3.   Explosives.  After the nut breaks loose, this will free the siezed part.

4.   Navy Seals.  Read three above.

 

Hope this helps next time.

 

Joey

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 Posted: 03-09-2006 02:47 pm
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Judson Manning
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The later sprockets have threaded holes to attach a puller - much easier.  I have had to use a 20' cheater pipe and dynamite on some of my early sprockets....

Make life on yourself easier, use some 400-grit sandpaper on the shaft, clean the crank, sprocket, etc., and put some anti-sieze compound on the shaft prior to re-assembly.

Also, use a non-hardening gasket sealant on the front cover.  There is considerale slop with the mounting bolts, so be careful in the tightening sequence.  The cover needs to 'float' on the shaft or else it will pull to one side and continue to leak.

 

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 Posted: 03-09-2006 03:54 pm
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colinw59
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Thanks for the tip Judson, especially regarding centralizing the front cover. I should be putting the assembly back together next week when the gasket & flange arrive from Delta. Jim at Delta had also told me about the tapped holes in the pulley on later models. This is a case hardened item so I won't try to drill & tap it for future removal. I don't have any dynamite here, I just used a lot of offensive language and shamed it of the crankshaft!

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 Posted: 03-11-2006 01:39 am
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Esprit2
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There is a special tool for centering the front seal during installation (and another for the rear seal).   It takes all the guess work out of centering the seal and ensures a dry seal.   I highly recommend using one.   Ask your favorite parts supplier if they have a J-H/ Lotus tool rental program.   If not,  Jeff at JAE does rentals (?  it might be tied to buying the part from JAE...  I'm not sure ?).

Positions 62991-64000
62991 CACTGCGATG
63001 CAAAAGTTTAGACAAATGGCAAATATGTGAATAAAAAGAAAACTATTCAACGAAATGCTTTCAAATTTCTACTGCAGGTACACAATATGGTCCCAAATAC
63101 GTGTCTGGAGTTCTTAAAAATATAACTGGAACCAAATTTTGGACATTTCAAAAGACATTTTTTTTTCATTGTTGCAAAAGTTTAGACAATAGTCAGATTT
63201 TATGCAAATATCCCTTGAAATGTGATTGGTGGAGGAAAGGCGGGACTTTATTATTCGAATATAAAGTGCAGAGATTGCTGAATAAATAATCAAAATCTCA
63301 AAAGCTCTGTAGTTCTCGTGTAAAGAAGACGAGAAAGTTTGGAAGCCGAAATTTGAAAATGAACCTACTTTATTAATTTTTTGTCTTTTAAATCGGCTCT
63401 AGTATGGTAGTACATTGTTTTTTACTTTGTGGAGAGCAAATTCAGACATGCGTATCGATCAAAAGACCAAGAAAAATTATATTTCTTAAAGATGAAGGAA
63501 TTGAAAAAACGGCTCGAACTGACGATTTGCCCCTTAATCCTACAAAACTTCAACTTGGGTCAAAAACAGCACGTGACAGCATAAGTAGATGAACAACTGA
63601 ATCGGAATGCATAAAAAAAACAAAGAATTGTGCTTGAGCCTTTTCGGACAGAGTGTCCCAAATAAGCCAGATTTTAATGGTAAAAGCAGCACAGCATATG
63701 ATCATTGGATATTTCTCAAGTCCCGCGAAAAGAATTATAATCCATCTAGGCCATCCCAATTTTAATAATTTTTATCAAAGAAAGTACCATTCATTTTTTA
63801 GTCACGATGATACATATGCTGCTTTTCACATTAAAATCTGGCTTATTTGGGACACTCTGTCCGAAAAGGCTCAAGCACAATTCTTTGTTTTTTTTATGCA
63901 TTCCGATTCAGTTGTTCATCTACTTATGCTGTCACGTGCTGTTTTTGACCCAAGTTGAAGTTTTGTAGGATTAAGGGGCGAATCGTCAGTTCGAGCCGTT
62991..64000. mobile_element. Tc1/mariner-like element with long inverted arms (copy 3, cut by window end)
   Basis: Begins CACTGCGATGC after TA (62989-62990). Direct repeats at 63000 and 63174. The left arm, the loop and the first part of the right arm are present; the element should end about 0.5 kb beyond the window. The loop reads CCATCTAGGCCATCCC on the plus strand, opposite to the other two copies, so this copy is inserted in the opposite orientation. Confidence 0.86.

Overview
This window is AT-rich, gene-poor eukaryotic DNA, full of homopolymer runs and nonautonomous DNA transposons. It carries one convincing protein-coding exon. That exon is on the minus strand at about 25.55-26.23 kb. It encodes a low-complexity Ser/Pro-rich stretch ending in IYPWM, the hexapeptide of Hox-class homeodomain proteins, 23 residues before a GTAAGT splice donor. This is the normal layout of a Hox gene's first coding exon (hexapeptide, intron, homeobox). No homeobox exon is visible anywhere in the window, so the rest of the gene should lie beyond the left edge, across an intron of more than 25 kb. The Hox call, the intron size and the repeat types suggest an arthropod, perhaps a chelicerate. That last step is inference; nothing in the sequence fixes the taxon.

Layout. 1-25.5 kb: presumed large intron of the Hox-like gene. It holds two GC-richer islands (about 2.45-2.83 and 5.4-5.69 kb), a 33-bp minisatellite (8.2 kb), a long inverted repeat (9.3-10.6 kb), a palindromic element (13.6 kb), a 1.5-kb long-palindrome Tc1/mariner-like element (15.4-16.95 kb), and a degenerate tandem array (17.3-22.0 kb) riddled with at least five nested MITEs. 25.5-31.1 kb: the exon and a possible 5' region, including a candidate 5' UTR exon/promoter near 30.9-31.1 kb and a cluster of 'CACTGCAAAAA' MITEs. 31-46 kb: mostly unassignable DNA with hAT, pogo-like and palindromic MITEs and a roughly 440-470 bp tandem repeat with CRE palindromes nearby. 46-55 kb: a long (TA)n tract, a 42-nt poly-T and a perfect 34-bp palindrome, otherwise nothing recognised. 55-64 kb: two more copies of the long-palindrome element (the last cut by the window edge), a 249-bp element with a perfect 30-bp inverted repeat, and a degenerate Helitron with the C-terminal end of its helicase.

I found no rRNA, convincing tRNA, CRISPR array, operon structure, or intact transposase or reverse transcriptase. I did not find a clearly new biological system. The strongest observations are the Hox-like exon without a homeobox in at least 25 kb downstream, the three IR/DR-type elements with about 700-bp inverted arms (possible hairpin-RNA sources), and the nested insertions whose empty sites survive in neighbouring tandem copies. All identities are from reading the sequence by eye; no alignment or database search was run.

Without the tool,  be really anal retentive about getting the seal centered accurately.   I've used a long-jaw vernier caliper to measure the gap between the housing ID and the crank journal OD.   Measure top & bottom and left & right,  tweaking the housing position until the dimensions are equal.

I've also used plug gauges (drill bit shanks).   Measure the housing ID and crank journal OD,  subtract,  divide the difference by two.   Buy three drill bits (or actual plug gauges) that diameter and place them at 120 degree intervals around the journal so they also pick up the housings OD.   Hold everything while you tighten the bolts with your third hand.

Boy,  that seal centering tool takes all the time and frustration out of installing the seal.

The original front seal has a 67.71mm OD.   I don't know if they've in short supply now,  or if the Lotus prices just got way high;  but most independent Lotus/ J-H parts suppliers are now selling a non-Lotus seal that is very similar but with a 68.00mm OD.   It's an SOB (!) to get into the front housing.   I've ruined more seals than I've managed to get in properly.    Considering my success ratio and the expense of replacing damaged seals,  I don't see the value of an economically priced alternate seal.   If you can find an original Lotus seal,  buy it.

The diameter difference may not sound like much,  but when you start with a negative fit,  going tighter by  0.29mm (0.0116")  is a lot tighter !

Original seal  =  51.81mm ID,    67.71mm OD,    7.92mm Thickness

Tim Engel  (Lotus Owners Oftha North)